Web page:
Federal law requires that food manufacturers place labels on most foods. Thefood label must provide complete, useful and accurate nutrition information.The requirement that packaged food be labeled has the effect of raising the quality of foods sold; it also gives the consumer a basis for making healthy food choices. Food labels appear in a consistent format to facilitate direct comparisons of the nutritional contents of various foods. These labels alwaysappear on a package under the title Nutrition Facts.
These food labels supply consumers with at least the following information (in an easy-to-read format) about almost every food sold in a supermarket:
- amounts per serving of saturated fat, cholesterol, dietary fiber, and other nutrients
- nutrient reference values, expressed as % Daily Values
- designations of a food's nutrient content--such as "light," "low-fat,"and "high-fiber"--using a well-defined terminology
- claims about the relationship between a nutrient or food and a disease or health-related condition
- standardized serving sizes to facilitate nutritional comparisonswith similar products
- total percentages of juice in juice drinks
Under the Nutrition Facts heading of the food label, manufacturers are required to provide information on certain nutrients. The mandatory and voluntary (in parentheses) components and the order in which they must appear are as follows:
- total calories
- calories from fat
- (calories fromsaturated fat)
- total fat
- saturated fat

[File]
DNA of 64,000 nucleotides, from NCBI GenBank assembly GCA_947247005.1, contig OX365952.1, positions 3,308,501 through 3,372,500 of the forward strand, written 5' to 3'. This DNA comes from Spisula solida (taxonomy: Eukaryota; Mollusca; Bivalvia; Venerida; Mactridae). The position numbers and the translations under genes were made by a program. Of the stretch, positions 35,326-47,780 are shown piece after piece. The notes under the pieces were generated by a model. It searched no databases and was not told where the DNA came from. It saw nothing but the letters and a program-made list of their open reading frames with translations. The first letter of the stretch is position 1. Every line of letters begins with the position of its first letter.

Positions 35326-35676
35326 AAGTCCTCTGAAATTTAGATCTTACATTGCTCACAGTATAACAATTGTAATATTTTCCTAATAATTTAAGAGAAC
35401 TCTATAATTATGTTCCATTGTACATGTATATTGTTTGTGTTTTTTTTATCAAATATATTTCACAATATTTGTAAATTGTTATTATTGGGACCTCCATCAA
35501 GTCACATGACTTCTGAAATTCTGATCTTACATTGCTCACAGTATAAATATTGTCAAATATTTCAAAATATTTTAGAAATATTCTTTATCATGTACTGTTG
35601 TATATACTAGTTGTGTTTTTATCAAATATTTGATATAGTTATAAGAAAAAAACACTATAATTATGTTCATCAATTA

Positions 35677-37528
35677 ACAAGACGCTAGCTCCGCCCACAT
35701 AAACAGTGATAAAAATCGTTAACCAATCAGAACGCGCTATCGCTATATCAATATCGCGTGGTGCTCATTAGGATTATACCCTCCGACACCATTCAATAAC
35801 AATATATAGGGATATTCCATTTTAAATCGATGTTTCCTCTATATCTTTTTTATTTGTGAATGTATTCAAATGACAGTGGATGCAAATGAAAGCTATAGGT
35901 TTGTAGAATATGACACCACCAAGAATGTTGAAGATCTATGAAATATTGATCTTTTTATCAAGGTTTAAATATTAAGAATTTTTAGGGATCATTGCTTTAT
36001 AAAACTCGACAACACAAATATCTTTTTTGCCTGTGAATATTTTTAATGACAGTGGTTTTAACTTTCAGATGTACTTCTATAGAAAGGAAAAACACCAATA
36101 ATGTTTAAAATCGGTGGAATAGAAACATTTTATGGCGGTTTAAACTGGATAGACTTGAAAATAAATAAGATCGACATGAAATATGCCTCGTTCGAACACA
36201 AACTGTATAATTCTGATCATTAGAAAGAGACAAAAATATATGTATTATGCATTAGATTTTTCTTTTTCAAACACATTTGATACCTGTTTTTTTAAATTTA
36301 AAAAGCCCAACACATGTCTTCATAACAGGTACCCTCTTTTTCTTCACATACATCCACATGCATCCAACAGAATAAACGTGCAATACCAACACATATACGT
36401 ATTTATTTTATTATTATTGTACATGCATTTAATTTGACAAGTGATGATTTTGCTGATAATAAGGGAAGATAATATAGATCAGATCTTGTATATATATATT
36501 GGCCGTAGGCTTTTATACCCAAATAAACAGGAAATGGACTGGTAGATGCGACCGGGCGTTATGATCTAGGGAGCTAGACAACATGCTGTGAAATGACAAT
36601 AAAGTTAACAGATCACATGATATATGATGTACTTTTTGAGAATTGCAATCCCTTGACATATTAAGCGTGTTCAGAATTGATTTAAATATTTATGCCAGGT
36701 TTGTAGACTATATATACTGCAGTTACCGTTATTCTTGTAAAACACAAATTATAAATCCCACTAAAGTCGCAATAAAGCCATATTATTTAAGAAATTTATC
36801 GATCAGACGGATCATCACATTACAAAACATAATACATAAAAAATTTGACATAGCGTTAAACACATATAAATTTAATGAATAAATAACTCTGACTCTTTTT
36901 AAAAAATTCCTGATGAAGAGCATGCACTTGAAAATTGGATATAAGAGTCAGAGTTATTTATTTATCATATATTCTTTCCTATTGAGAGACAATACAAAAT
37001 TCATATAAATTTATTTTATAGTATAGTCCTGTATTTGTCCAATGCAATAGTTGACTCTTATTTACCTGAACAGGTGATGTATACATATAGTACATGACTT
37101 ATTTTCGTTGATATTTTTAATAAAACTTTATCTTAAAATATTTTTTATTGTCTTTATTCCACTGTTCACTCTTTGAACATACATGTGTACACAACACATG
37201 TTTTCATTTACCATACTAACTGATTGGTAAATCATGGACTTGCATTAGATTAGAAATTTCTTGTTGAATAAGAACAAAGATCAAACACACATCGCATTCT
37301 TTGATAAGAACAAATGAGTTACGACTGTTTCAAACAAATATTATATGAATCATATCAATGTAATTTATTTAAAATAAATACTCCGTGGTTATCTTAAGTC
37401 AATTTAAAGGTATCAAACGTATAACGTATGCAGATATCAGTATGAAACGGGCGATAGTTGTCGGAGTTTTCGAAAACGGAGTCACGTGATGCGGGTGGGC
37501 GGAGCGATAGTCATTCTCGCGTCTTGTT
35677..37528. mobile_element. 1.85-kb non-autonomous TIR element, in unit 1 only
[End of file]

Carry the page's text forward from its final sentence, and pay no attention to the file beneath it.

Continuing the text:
- (polyunsaturated fat)
- (monounsaturated fat)
- total carbohydrate
- dietary fiber
- (soluble fiber)
- (insoluble fiber)
- (sugar alcohol)
- (other carbohydrate)
- vitamin A
- (percent of vitamin A present as beta-carotene)
- vitamin C
- (other essential vitamins and minerals)
Near the top of the label are the Serving Size and Amounts per Serving indications. Serving size is based on an average portion size. To make comparison between products easier, similar food products have similar serving sizes. Calories and Calories from Fat are listed under Amounts per Serving. Besides providing valuable data about fat intake, this label also lists amounts of total fat, saturated fat, cholesterol, sodium, total carbohydrate, dietary fiber, sugars, and protein on a per serving basis.
To understand the significance of these labels to maintaining good health, keep in mind that nutrition experts suggest that you observe the following guidelines when choosing your diet:
- Restrict your intake of calories fromfat to 30 percent or less of your total daily intake of calories, keeping inmind that fats supply more than twice as many calories (nine per gram) as protein or carbohydrates.
- Restrict your intake of saturated fats to lessthan 10 percent of your total calorie consumption. Saturated fats, which come chiefly from animal products, stimulate cholesterol production in the body.
- Restrict your intake of cholesterol to 300 milligrams or less per day. (Cholesterol is found only in animal products.)
- Restrict your intake of sodium to 2400 milligrams or less per day (about the amount in a teaspoon of salt). Sodium may contribute to high blood pressure, and promote waterretention.
- Consume at least 20 to 30 grams per day of dietary fiber.Whole grains are a good source of fiber.
- Restrict your intake of sugary foods to a moderate level. Sugar contributes to tooth decay.
- Restrict your intake of protein to about 12 percent of your total daily calories,drawing mostly on nonfat sources of protein.
- Consume most of your calories in the form of complex carbohydrates such as grains and legumes.
Federal regulations require that only two vitamins, Vitamins A and C, and twominerals, calcium and iron, appear on the food label. Recommended daily allowances of these nutrients are as follows:
- Vitamin A: 4000 international units (IU) for women, and 5000 IU for men. Vitamin A promotes good vision;helps form and maintain healthy skin and mucous membranes.